Don’t Sleep On This

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Don’t Sleep On This

Tired sleepy woman yawning, working at office desk and holding a cup of coffee, overwork and sleep deprivation concept

Tired sleepy woman yawning, working at office desk and holding a cup of coffee, overwork and sleep deprivation concept

Getty Images/iStockphoto

Tired sleepy woman yawning, working at office desk and holding a cup of coffee, overwork and sleep deprivation concept

Getty Images/iStockphoto

Getty Images/iStockphoto

Tired sleepy woman yawning, working at office desk and holding a cup of coffee, overwork and sleep deprivation concept

Molly Honnef, Staff Writer

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Today, I hear many people say things like “I’ll sleep when I’m dead” or “I’ll just pull an all-nighter,” which is a dangerous mindset that creates unhealthy habits.

Sleep should be one of peoples’ top priorities, but voluntary and involuntary sleep deprivation has significantly worsened in recent decades. In 1910, the average person slept around 9 hours per night, but now the average American only gets around 6.8 hours of sleep per night. Additionally, 31% more adults are getting less than six hours of sleep than adults in 1985.

Sleep deprivation can be intentional or unintentional. Teenagers and young adults are more likely to suffer from intentional sleep deprivation, according to Medical News Today. A demanding job or a great deal of schoolwork can cause a person to choose to lose sleep. Other people suffer from unintentional sleep deprivation, which can be caused by hormone imbalances, depression, or many other medical issues.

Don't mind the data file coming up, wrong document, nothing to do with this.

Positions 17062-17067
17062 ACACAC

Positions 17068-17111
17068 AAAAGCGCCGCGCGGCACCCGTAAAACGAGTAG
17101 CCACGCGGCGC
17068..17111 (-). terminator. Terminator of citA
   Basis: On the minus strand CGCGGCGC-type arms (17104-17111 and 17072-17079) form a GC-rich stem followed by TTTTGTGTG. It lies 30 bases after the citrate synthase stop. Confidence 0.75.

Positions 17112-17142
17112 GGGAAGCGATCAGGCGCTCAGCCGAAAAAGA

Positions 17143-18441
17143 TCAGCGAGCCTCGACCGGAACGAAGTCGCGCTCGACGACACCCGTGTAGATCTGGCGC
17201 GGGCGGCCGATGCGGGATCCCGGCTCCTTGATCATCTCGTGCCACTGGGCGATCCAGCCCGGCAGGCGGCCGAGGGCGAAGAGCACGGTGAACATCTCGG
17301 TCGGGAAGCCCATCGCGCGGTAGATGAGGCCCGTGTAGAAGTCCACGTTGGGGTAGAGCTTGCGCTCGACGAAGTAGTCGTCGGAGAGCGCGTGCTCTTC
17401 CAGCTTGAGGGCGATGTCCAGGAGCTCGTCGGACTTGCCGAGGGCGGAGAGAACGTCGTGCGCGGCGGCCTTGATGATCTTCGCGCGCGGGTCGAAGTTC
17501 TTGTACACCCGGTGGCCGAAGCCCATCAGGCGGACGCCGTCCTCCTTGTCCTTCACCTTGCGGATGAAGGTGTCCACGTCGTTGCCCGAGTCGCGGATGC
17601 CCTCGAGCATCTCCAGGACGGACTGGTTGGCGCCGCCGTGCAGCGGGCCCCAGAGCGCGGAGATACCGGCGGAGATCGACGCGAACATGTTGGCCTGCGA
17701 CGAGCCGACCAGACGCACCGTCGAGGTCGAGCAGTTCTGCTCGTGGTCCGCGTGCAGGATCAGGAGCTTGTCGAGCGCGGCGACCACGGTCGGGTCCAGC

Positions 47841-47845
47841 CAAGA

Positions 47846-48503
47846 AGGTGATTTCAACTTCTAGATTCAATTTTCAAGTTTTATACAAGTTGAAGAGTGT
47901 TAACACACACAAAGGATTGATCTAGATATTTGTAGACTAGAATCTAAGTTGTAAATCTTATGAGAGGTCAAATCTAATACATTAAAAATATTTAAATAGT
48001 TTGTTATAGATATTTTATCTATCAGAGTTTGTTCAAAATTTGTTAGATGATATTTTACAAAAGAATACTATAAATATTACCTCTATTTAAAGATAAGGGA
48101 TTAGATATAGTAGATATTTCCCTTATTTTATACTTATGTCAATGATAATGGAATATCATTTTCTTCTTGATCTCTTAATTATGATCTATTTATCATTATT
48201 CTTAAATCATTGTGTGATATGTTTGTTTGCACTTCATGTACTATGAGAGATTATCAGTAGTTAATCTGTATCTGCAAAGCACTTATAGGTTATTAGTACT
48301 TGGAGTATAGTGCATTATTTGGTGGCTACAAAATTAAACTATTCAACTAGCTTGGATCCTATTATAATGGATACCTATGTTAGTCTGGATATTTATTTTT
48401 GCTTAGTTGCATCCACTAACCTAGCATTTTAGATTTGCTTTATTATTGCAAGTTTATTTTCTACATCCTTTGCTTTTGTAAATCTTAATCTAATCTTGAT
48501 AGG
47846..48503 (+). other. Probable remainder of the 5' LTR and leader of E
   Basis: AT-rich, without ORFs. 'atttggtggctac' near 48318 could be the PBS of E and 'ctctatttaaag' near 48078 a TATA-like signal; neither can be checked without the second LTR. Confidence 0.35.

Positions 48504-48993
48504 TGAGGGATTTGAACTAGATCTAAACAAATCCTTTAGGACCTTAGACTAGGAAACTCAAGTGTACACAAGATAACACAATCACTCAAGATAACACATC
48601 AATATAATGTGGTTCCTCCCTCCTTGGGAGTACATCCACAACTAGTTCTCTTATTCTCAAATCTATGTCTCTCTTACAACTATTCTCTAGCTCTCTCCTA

A significant lack of sleep can lead to a short term lack of focus with dangerous consequences that can make the individual less productive and more likely to make slight errors. A lack of focus can also cause people to make dangerous, even life-threatening mistakes, such as not noticing a stop sign on the road and causing a car crash. In addition, serious, long-term health issues can result from a prolonged lack of sleep, including higher blood pressure and an increased risk of heart disease or a heart attack.

Occasional lack of sleep can usually be cured by a few simple changes. For example, avoid afternoon naps or avoid eating a large meal or exercising within two hours of going to bed.

I encourage you to value your health over everything else. Next time you consider staying up late to work on a school project or watch another episode of your favorite show, remember the dangerous consequences that can result from sacrificing sleep.

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